Academic journal article Journal of Global Business and Technology

Innovation Scorecard: Conceptual Framework of Innovation Management Control System

Academic journal article Journal of Global Business and Technology

Innovation Scorecard: Conceptual Framework of Innovation Management Control System

Article excerpt


Innovation contributes to the winning of competitive advantages. Successfully launching innovation onto the market is one of the basic preconditions for the long-term survival of a company. Substantial evidence exists that the innovation process and resulting innovation outputs are important determinants of company performance, indicating that innovators outperform non-innovating companies (Baldwin and Gellatly, 2003; Calabrese et al., 2013; Mansury and Love, 2008; Prajogo, 2006). The professional literature provides the following impacts of innovation on company performance:

* Positive correlation (dos Santos Ferreira and Cardoso, 2014; Gronum et al., 2012; Markatous and Stournaras, 2013; Rosenbusch et al., 2011; Zizlavsky and Karas, 2014).

* Negative correlation (Danneels and Kleinschmidt, 2001; Min et al., 2006; Vermeulen et al., 2005).

* U-shaped correlation (Avlonitis et al., 2001; Li & Atuahene-Gima, 2001).

* No clear correlation (Henard & Szymanski, 2001).

Nowadays, it is not about whether to innovate or not, but how to innovate successfully (Hauschildt and Salomo, 2010). The old adage says "You cannot manage what you do not measure." Therefore, efficient and complex measurement systems are essential and crucial to the success of innovations. Measuring the performance and contribution to value of innovation has become a fundamental concern for managers and executives in recent decades (Kerssen-van Drongelen and Bilderbeek, 1999). Many studies have been written aimed at discussing the issue and suggesting possible approaches to performance measurement, innovation and R&D management literature (e.g. Bassani et al., 2010; Chiessa and Frattini, 2009; Merschmann and Thonemann, 2011; Wingate, 2015). Despite, Adams et al. (2006) stress the absence of frameworks for innovation management measurement indicators as well as "the relatively small number of empirical studies on measurement in practice".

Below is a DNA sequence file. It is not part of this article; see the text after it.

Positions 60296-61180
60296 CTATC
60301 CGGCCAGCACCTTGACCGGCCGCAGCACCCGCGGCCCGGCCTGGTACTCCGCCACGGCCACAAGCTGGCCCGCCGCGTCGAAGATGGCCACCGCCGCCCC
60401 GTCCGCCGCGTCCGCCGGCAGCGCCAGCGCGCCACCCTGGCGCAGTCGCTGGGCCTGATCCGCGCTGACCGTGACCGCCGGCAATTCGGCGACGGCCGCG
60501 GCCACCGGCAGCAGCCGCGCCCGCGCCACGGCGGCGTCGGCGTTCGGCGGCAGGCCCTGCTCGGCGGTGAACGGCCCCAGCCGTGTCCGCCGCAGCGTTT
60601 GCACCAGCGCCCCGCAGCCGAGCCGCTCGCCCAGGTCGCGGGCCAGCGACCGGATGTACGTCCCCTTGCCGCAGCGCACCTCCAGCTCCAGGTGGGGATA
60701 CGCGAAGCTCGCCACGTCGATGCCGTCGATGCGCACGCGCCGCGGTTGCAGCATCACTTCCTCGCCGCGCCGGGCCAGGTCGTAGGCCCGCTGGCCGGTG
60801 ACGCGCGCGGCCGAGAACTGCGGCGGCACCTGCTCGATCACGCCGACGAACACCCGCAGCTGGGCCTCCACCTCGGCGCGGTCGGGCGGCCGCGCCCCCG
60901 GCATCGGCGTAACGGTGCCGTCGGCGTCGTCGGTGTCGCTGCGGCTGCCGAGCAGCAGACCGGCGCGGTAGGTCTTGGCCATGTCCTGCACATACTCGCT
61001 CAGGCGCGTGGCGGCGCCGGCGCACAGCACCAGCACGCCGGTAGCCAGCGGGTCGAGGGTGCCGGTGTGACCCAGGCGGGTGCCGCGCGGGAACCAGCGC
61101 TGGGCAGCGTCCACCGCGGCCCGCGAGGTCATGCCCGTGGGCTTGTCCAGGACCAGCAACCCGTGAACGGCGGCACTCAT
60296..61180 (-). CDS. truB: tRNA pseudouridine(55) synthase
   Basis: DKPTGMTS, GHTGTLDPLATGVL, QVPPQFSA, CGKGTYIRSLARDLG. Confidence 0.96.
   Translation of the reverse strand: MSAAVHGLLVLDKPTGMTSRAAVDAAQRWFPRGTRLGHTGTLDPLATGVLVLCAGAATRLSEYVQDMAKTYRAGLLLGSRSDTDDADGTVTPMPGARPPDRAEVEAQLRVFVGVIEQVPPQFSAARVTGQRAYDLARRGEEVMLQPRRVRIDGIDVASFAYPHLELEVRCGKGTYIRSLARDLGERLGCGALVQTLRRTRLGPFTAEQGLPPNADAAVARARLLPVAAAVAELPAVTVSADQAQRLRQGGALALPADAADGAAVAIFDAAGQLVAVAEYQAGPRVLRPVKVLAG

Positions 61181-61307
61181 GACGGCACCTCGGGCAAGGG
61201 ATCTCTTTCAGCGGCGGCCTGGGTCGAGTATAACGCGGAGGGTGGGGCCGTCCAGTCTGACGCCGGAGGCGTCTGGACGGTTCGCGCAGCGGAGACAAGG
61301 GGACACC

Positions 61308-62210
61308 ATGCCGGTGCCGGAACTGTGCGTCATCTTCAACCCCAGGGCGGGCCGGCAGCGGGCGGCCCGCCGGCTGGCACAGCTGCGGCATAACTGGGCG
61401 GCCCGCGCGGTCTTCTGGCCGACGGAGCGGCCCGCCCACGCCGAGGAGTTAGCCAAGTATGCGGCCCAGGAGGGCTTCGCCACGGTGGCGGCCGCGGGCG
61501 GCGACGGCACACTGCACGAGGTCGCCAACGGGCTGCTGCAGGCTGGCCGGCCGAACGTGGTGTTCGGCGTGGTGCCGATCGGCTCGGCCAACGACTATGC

This paper continues research activities and publications (Zizlavsky, 2013; 2015; Zizlavsky and Karas, 2014) and thereby closes long-term empirical research carried out in Czech manufacturing industry in 2009-2015. The purpose of the paper is to propose on the basis of desk research and empirical study a management control system approach to the assessment of innovation performance on a micro-level suitable for the Czech business environment - called Innovation Scorecard. It specifically extends the work of Kerssens van Drongelen et al. (2000) and Pearson et al. (2000) by integrating popular innovation management frameworks, the input-process-output-outcomes model (Brown, 1996) and the Stage Gate approach (Cooper, 1998), with the Balanced Scorecard (Kaplan and Norton, 1996a).

In doing so, paper has the following unique outcomes: (i) key insights and tools derived from the latest academic research, consulting companies' publications and practitioners' experience; (ii) a road map to developing a management control system called Innovation Scorecard and (iii) a list of concrete innovation metrics to choose or be inspired from.


What criteria should be selected for a IPMS? Werner and Souder (1997) reviewed the literature from 1956 to 1995 on techniques for measuring innovation performance. They concluded that integrated metrics that combine several types of quantitative and qualitative measures which are the most complex and costly to develop and use are the most effective. They viewed the choice of innovation measurement metric to be based on needs for comprehensiveness of measurement, the type of innovations being measured, the life stage of an innovation effort, the available data and the perceived information cost/benefit. Schumann et al. (1995) proposed a quality-based approach to innovation performance measurement that viewed innovation as a process. Their framework encompassed people, process, outputs and consequences linked to a market-driven objective. …

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